Date of Award

Fall 2012

Degree Type


Degree Name

Bachelor of Science (BS)


Mathematics and Statistics


Real time measurements may assist surgeons in obtaining negative or cancer free margins during lumpectomy to eliminate invasive re-excision. Previous findings show that high-frequency ultrasound can differentiate between a range of breast pathologies in surgical specimens. Two parameters, peak density and second-order spectral slope, are sensitive to histopathology. Our objective was to determine the mechanism linking high-frequency ultrasound to histology. The hypothesis is that ultrasound sensitivity is a function of the microscopic heterogeneity (and thus histology) of the tissue. Ultrasonic results from breast specimens were used to construct a multivariate analysis of the parameters that permitted differentiation of normal, adipose, benign, and malignant breast pathologies.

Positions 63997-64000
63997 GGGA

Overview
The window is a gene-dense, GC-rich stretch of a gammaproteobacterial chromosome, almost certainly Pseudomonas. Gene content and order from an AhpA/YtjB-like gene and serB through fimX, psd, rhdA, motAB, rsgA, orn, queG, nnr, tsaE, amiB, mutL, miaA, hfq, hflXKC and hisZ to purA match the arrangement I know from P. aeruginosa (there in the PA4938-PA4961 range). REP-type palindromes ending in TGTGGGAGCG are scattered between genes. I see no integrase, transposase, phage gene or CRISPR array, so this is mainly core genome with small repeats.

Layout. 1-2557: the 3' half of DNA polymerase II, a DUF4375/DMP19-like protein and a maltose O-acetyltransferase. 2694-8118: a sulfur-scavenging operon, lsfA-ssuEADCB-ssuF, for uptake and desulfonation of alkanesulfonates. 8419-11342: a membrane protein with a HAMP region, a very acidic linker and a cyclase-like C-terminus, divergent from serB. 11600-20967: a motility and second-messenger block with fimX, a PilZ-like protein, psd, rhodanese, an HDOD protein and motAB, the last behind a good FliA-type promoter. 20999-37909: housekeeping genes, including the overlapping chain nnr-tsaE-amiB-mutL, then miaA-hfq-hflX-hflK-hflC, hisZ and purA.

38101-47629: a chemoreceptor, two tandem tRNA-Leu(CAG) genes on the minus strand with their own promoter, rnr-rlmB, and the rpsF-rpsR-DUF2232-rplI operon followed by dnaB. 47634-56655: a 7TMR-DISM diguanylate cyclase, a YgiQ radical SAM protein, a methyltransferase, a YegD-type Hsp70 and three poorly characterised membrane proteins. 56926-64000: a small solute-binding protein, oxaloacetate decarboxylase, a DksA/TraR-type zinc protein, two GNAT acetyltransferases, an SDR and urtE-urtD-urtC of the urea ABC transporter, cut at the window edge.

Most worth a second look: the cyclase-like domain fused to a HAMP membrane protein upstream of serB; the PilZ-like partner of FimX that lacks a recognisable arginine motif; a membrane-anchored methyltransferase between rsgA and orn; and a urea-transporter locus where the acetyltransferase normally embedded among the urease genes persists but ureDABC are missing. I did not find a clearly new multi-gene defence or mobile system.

Included in

Mathematics Commons



Faculty Mentor

Timothy E. Doyle